Every year, humans produce about 300 million tons of plastic. How much is that? According to a study in 2012, all of the 7 billion human beings on Earth weigh around 316 million tons. In other words, it's a lot of plastic.
What's worse? Maybe 10% of that plastic is recycled. The rest of it just sits there and pollutes the planet. Plastic decomposes (or breaks down) incredibly slowly, and even when it does decompose, it leaves behind toxic chemicals.
If only there was an animal that could turn the plastic we produce into food. Well, guess what? There is!
Meet the wonderful wax worm!
Maybe not a worm, but still wonderful
The so-called wax worm is not actually a worm at all. It's the larvae, or caterpillar form, of the wax moth. It gets its name from its favourite food—the wax structure of beehives.
These caterpillars are parasites of the bee homes. (This means that they live off another organism, and benefit from it, without giving anything to that organism in return.) They eat cocoons, shed skin, and especially the wax.
If you're a beekeeper, you're going to try and get these pests out of the hive. That's exactly what Federica Bertocchini, a biologist at the University of Cantabria in Spain, was trying to do two years ago. As she cleaned out the hive, she casually placed the wax worms into a plastic bag and left it for a while. When she checked on the bag an hour later, she was stunned to find small holes in the bag.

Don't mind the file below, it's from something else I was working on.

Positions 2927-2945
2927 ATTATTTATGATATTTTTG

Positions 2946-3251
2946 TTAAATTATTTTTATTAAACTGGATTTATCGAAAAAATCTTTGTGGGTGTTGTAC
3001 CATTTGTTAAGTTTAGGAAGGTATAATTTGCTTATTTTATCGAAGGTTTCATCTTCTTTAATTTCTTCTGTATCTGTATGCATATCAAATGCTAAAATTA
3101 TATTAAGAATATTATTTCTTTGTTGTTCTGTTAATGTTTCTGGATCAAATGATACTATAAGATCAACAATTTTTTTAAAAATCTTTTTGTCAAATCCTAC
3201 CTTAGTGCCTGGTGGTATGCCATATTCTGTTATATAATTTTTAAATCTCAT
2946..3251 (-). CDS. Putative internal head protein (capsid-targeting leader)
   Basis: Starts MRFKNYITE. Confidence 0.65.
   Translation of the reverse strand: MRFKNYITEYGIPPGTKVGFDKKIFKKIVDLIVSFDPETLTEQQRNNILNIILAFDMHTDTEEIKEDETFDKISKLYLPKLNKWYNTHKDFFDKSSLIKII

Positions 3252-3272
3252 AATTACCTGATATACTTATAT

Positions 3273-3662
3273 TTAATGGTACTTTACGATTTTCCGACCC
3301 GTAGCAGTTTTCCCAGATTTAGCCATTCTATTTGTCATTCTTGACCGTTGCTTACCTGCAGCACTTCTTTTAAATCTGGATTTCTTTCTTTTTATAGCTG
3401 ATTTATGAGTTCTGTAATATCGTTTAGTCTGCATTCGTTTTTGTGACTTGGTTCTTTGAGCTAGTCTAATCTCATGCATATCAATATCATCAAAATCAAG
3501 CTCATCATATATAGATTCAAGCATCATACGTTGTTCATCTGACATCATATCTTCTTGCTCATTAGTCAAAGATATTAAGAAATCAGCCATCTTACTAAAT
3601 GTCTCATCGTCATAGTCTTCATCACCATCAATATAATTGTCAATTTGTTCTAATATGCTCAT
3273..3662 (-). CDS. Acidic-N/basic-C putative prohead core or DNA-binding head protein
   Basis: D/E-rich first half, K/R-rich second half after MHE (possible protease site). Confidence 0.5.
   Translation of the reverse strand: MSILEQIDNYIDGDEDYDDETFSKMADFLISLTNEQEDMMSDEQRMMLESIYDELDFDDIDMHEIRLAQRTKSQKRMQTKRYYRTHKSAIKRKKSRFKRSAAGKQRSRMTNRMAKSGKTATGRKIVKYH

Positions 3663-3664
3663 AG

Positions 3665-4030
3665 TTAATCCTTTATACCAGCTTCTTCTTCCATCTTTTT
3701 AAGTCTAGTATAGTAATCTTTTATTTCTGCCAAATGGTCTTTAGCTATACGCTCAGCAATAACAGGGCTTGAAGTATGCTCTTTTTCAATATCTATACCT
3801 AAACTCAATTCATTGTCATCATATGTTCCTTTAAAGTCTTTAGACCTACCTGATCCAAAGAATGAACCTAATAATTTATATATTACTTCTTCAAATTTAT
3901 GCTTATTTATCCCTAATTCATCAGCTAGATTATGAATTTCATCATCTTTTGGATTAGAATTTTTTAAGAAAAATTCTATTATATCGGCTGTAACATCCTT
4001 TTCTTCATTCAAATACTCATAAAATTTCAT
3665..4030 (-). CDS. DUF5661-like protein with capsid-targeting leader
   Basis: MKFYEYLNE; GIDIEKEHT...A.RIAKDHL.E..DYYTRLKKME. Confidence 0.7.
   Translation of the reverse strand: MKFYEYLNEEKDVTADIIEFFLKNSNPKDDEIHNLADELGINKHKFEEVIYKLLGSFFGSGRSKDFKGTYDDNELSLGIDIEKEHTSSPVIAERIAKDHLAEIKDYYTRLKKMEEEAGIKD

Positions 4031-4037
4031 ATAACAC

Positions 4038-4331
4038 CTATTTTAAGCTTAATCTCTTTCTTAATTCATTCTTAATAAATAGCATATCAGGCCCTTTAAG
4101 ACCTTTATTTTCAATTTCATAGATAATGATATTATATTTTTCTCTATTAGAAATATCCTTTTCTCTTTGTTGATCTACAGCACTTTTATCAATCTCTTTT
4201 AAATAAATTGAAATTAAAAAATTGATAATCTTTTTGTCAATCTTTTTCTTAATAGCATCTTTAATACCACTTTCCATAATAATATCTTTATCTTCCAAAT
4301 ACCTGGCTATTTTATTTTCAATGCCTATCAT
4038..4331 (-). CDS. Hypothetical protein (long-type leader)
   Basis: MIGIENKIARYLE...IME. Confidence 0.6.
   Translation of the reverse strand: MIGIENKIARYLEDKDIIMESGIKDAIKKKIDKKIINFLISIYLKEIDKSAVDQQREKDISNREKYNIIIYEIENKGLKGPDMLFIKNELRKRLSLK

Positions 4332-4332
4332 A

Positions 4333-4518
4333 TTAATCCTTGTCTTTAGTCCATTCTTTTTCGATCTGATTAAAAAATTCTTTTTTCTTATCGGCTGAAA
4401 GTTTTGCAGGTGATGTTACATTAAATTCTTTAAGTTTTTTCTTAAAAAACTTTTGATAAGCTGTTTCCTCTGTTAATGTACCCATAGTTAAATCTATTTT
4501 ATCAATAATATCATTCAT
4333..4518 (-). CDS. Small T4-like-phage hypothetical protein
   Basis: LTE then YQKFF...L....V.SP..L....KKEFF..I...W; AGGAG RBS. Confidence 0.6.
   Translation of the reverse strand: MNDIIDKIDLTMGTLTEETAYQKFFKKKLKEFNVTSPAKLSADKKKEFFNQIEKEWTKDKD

Later tests revealed an amazing truth. These caterpillar weren't just chewing holes in the plastic. They were eating and digesting the substance.
How was the wax worm's body able to do this? It produces a certain enzyme, which is a substance that creates chemical reactions. Normally, it uses the enzyme to break down the tough structure of beehives. The wax is an organic polymer. Another organic polymer? Plastic! The same incredible enzyme was letting these tiny worms break down a substance that would just sit undigested in the stomachs of most other animals on Earth. (Interestingly, the mealworm is able to do the same thing with Styrofoam.)
Is this the solution to the world's plastic problem? Considering that it would take 100 wax worms a whole month to eat one plastic bag? Probably not. But by separating the enzymes in the worms, scientists may be able to create a solution in the future that could biodegrade plastics.
Just goes to show that in the animal world, even the tiniest ones are full of surprises!